Get well Ena!

The viewers are having trouble telling fact from fiction

TVTimes masthead
From the TVTimes for week commencing 22 April 1962

EYES that have launched a thousand glares widened in disbelief. The most famous hair-net in Britain shook in amazement.

“l just can’t understand it,” said Violet Carson, who plays fire-eating Ena Sharpies in Granada’s Coronation Street.

“I wouldn’t have believed that so many people could be so concerned about what happened to a bad-tempered, vindictive old woman like Ena.”

Violet’s surprise is perhaps understandable.

After more than a year with one of Britain’s top television programmes, she has come to accept fan-mail as routine. But even she has been taken aback by the reaction there has been to the collapse of Ena Sharpies in the Mission Hall a few weeks ago.

“There have been letters, get-well cards, flowers,” said Violet.

“People have telephoned from all parts of the country inquiring about Ena. I’ve been stopped in the street dozens of times and asked how I was.

“Two little girls even wrote to tell me that they were praying for my recovery!”

But Violet is not the only member of the cast who has found herself in this sort of situation.

One woman in a hospital bed, clutching a bottle of stout, with two visitors
Martha, Minnie and, of course, Ena

The programme has taken such a hold of the national imagination that thousands of people all over the country absolutely refuse to disassociate the actors and actresses from the characters they play.

You couldn’t meet a more amiable chap than Peter Adamson, who plays Len Fairclough, for instance. “But I can’t walk down a street in Manchester now without finding people glaring at me with hatred in their eyes,” said Peter.

“It started when I thumped Kenneth Barlow in the snug of the Rover’s Return,” he explained.

“And it’s got even worse since I had a fight with Harry Hewitt about Concepta.

“Threatening letters arrive for me every day. I’ve been called everything from a beer-swilling moron to a thug. To tell you the truth, I love it. If people are reacting as violently as this, my performance must be doing something to them.”

After his skirmish with Len in the Rover’s Return, Bill Roache, who plays Kenneth Barlow, was flooded with letters.

“Two hundred schoolgirls signed one letter, telling me that they agreed with everything that I said about Len Fairclough and the people in the street,” said Bill.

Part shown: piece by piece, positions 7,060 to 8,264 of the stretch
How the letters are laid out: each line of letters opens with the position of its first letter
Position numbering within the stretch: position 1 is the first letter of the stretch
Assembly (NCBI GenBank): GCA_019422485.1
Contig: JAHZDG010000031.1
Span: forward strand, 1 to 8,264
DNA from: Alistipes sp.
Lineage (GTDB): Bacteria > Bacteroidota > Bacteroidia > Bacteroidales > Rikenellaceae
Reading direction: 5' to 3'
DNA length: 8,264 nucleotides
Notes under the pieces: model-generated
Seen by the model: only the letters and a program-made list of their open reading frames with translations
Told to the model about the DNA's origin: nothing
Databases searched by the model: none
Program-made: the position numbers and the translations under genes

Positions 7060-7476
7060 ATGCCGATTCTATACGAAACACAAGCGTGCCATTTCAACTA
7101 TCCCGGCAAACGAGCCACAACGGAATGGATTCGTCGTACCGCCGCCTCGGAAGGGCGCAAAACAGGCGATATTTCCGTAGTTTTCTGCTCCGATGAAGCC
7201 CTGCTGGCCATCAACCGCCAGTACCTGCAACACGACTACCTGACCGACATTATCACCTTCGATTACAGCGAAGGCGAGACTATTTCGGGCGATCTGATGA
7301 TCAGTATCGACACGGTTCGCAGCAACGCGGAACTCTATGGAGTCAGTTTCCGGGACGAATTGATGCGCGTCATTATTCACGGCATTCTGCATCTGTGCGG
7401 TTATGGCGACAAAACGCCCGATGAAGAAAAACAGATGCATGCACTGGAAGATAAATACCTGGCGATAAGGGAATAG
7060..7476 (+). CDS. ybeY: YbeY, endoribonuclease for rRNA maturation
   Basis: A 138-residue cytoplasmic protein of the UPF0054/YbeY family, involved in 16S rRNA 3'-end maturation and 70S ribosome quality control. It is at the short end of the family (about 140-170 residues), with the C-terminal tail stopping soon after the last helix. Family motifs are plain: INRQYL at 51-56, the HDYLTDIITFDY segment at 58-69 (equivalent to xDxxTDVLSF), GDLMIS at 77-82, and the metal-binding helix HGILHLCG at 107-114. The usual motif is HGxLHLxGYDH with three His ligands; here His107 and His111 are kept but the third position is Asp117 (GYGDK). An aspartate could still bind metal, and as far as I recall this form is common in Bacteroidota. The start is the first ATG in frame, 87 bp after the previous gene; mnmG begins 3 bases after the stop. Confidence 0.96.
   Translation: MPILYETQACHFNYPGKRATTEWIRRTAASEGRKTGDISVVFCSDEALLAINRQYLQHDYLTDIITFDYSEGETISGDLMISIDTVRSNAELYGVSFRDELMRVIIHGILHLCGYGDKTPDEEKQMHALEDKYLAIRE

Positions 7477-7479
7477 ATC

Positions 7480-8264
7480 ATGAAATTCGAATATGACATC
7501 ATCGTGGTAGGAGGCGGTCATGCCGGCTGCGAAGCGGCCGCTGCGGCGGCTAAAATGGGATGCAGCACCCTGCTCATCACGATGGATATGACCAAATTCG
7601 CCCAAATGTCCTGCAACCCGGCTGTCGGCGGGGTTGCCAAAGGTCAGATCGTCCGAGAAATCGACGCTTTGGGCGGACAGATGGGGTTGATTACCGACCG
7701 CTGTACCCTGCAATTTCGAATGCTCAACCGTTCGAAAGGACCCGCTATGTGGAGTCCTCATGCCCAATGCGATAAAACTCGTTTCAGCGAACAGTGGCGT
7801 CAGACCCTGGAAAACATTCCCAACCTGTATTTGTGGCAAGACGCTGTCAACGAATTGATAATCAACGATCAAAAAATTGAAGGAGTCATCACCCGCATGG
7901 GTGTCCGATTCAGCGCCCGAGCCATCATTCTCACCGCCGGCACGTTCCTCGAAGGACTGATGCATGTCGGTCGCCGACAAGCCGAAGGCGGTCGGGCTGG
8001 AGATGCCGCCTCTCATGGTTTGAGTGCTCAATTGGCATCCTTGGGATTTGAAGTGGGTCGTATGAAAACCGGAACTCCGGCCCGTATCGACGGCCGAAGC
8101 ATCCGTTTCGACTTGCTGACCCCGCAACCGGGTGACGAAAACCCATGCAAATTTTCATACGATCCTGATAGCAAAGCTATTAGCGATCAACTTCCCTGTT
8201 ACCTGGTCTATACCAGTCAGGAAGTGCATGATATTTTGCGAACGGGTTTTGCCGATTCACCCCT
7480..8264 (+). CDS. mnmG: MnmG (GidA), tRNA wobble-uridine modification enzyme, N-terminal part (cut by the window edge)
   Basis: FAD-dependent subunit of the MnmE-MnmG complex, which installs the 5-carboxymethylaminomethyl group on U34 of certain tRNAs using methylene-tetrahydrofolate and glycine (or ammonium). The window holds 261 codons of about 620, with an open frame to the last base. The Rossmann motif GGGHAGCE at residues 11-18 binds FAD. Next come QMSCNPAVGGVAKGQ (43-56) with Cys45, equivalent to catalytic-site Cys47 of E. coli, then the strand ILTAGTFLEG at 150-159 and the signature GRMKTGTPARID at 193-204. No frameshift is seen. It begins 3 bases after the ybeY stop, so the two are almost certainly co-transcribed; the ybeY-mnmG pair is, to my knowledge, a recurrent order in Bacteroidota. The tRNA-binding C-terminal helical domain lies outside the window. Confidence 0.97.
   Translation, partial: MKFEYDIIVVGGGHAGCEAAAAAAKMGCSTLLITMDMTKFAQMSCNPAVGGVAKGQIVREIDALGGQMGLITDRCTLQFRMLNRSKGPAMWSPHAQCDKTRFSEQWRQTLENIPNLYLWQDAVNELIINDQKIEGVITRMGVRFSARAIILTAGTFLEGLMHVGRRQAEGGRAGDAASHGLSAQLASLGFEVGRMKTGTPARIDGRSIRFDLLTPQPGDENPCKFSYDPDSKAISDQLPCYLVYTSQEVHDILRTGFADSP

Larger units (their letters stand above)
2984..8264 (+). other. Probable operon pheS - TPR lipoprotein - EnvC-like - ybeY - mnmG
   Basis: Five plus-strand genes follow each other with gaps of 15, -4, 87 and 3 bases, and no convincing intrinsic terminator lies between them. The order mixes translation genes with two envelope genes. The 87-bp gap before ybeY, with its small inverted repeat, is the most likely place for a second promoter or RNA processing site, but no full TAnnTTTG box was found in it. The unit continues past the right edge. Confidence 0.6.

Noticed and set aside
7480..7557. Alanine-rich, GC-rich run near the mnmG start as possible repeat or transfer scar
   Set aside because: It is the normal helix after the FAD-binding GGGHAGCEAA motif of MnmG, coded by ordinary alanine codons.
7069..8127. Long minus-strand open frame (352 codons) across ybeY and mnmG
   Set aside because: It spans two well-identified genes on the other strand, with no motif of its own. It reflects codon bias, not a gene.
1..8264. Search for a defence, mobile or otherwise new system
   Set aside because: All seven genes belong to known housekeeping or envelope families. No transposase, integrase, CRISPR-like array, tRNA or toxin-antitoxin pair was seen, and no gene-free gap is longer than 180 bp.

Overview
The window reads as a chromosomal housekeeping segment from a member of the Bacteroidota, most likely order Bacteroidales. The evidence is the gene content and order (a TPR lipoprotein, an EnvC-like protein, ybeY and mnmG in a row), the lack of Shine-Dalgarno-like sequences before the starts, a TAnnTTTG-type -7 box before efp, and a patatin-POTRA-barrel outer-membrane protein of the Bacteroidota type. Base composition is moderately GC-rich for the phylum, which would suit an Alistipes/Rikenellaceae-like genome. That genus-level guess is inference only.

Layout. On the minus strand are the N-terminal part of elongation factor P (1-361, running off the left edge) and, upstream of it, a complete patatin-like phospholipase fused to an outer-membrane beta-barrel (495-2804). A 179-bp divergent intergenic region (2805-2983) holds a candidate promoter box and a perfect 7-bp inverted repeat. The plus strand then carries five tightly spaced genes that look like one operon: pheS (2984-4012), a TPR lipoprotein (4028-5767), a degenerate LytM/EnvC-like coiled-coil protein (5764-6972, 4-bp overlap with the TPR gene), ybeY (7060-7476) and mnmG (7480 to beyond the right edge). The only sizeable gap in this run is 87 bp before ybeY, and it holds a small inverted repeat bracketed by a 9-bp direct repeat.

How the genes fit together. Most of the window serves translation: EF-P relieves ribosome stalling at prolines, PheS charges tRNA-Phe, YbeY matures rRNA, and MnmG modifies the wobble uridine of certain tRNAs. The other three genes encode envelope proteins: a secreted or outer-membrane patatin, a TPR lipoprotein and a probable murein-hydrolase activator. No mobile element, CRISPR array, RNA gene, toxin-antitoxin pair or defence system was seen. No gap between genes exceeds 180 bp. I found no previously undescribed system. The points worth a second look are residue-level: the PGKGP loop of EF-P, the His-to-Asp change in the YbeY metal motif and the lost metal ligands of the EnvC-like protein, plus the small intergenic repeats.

“One frantic father wrote to tell me that his little girl hadn’t stopped crying since seeing me knocked down.

“She refused to be convinced that Peter and I were only acting, and the father begged me to write her a letter telling her that I was, in fact, all right.”

Bill wrote the letter.

Frank Pemberton, who plays Kenneth’s father, still receives sympathetic inquiries from all over Britain. “And many of them now want to know when I’m getting married again,” said Frank.

Ena opens the bottle of stout
A picture that needs no words!

Wherever they go, Ivan Beavis and Doreen Keogh, who play Harry and Concepta Hewitt, can’t get away from the fact that Concepta is expecting a baby.

“People have sent us presents for the child — bootees, a matinee jacket, a lovely model of a stork with a baby hanging from its beak,” said Doreen.

“A midwife rang the studios to offer her advice and services when the time came.

“And wherever I go, I’m offered a seat for the sake of the baby.”

Minnie Caldwell’s love of cats brings in regular invitations for Margot Bryant to visit cats and cats’ homes.

“I accept as many invitations as I can,” she said.

Arthur Leslie, who plays landlord Jack Walker, could get a job as a licensee any time he wants.

And Doris Speed, who plays his wife, is constantly being asked by people to stop nagging her easy-going husband.

“I’ve given up trying to convince them that it isn’t me who’s nagging him but Annie Walker,” said Doris.

Elsie Tanner, of course, has half the country agog at present over her relationship with Len Fairclough.

“There’s nothing in it,” said Pat Phoenix, treating me to a Tanner-sized wink.

“We’re just good friends.”

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